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A man can die but once

“A man can die but once” appears in William Shakespeare’s history play Henry IV Part 2. It is used in Act III, Scene 2.

The quote is spoken by Francis Feeble, a countryman who is drafted into the King’s army. Unlike many of the best-known Shakespearean quotes, this one requires little interpretation. The speaker means what he says. He states that a human being can only die once, but, as the following lines add, each person owes a death to God. No one can escape their fate.

Shakespeare’s Henry IV Part 2 was written sometime between 1596 and 1599. It is considered to be part of a tetralogy of history plays which include Richard II and Henry IV, Part 1. It is followed by Henry V. The play begins where its predecessor, Henry IV Part 1, left off. That is, focusing on Prince Hal’s progression towards his future role as King of England and his growing split with Falstaff (one of the most popular characters in Shakespeare’s history plays). The two characters only share two moments together, something that sets the play apart from Henry IV Part 1. 

"A man can die but once" meaning

“A man can die but once” Meaning

The quote “a man can die but once” is a direct and simple reference to the nature of fate and a single person’s life. The speaker says that man can only die once and that each person owes a death to God. There is no way to escape this fate. So, the speaker declares, he is going to accept his death whether it comes today or tomorrow, or years into the future. It’s for these reasons that he does not bribe his way out of serving in the army. 

Interestingly, the speaker is a common countryman, Francis Feeble. Despite his “feeble” physical appearance, he shows more moral backbone than the majority of characters within the Henry IV plays.

Where Did Shakespeare Use “A man can die but once?” 

William Shakespeare uses the quote “a man can die but once” in his history play Henry IV Part 2. It appears in Act III, Scene 2, and is spoken by Francis Feeble. He is a simple countryman who is drafted into the army. Throughout his small part in the play, he proves himself to be honest and loyal. He’s willing to go to battle, despite the fact that (through immoral means) he might get out of it. Here is the line in context

By my troth, I care not. A man can die but 

once. We owe God a death. I’ll ne’er bear a base 

mind. An ’t be my destiny, so; an ’t be not, so. No

man’s too good to serve ’s prince, and let it go 

which way it will, he that dies this year is quit for 

the next.

Here, Feeble is saying that it’s only possible to die once and that every person on earth owes God their death. He adds that he is not going to do anything immoral to escape his fate. If it’s his destiny to die, so he will. If not, he won’t. No man, including himself and the characters he is speaking to (Bardolph, Mouldy, and Bulchalf), are too good to serve their King and country. The lines follow these spoken by Mouldy (who is bribing his way out of service):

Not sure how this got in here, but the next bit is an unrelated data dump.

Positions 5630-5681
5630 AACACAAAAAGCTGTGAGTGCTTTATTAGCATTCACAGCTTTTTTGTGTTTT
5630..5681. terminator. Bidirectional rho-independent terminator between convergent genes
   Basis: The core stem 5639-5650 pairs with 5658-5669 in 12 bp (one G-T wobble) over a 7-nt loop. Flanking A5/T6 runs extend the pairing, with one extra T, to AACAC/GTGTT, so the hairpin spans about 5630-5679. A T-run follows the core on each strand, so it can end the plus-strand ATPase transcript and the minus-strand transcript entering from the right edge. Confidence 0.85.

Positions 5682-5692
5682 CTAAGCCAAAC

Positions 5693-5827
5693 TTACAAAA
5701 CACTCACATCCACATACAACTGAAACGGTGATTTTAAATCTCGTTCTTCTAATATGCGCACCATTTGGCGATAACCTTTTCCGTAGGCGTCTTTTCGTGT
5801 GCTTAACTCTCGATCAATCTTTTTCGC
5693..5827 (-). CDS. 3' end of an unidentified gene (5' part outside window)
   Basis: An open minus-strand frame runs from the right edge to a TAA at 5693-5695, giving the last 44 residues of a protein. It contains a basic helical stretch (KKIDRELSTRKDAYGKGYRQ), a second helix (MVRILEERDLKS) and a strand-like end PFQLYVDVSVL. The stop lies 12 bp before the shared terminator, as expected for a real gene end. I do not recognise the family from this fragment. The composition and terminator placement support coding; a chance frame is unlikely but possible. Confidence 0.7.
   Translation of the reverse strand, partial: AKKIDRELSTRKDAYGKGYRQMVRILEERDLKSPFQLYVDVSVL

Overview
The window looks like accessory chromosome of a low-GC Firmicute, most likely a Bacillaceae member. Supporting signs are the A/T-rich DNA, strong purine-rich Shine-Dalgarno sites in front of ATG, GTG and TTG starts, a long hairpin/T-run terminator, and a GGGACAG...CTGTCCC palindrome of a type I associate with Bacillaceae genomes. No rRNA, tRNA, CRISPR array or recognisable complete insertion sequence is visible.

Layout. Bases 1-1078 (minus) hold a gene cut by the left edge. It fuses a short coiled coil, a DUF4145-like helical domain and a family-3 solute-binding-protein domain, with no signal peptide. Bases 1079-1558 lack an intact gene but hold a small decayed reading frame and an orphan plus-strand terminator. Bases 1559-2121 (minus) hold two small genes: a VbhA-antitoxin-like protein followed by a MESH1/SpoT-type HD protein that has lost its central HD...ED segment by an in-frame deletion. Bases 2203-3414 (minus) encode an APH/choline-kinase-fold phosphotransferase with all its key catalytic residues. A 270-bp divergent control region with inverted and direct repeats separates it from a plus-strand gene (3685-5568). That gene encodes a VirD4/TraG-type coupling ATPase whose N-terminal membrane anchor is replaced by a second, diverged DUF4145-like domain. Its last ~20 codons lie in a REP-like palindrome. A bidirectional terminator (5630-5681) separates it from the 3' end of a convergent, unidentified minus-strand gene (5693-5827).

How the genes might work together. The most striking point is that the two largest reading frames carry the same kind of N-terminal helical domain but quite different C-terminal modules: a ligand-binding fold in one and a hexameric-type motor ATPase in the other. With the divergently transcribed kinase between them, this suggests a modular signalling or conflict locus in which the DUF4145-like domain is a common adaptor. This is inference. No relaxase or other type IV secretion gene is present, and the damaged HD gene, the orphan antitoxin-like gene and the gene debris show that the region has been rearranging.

And, good Master Corporal Captain, for my 

old dame’s sake, stand my friend. She has nobody to 

do anything about her when I am gone, and she is 

old and cannot help herself. You shall have forty, 


After this exchange, Falstaff agrees to the bribes and Justice Shallow confronts him about his choice of men, seeing that the ones who are going to war do not seem physically suited for battle. 

Why Did Shakespeare Use “A man can die but once?” 

William Shakespeare used this quote as a way of proving that not all of the characters are willing to succumb to immoral means to preserve their own lives. Within this scene, several country recruits, including Bullcalf and Mouldy, bribe Bardolph to get out of service to their country. Falstaff, who is helping to choose the men who are to serve the King’s army, agrees to this proposition and lets them go. 

Francis Feeble is one of the most seemingly moral and righteous figures in this scene. He refuses to bribe his way out of service, despite the dangers of being a part of the army. Rather, he says that all men have to die and if it’s his fate to die in battle, so be it. He isn’t going to try to escape his destiny


Who says, “A man can die but once?”

William Shakespeare wrote this quote to include in Francis Feeble’s short speech in Act III, Scene 2 of Henry IV Part 2, one of his several history plays. The character was inspired to use this line and those that follow when discussing how he’s willing to confront his destiny no matter what it is.

Where does Shakespeare use “A man can die but once?”

William Shakespeare uses this quote in Henry IV Part 2. It appears in Act III, Scene 2 and is spoken by a simple countryman who is conscripted into the army. It is the only quote of importance that is used by this character.

What does “a man can die but once” mean?

This quote means what it directly implies–human beings can only die one time. It is part of a larger quote that speaks on the nature of destiny and fate. The speaker uses this line to begin a short passage about how he’s not going to try to avoid either.

Other Quotes from the Henry IV Plays

  • Uneasy lies the head that wears a crown” – a famous quote from William Shakespeare’s King Henry IV Part 2. It is spoken by King Henry IV himself as he contemplates his responsibilities to his country and people. 
  • Discretion is the better part of valor”  – a well-known quote from William Shakespeare’s history play Henry IV Part 1. It is spoken by Falstaff and suggests that the best thing one can do is to show discernment in their courage.

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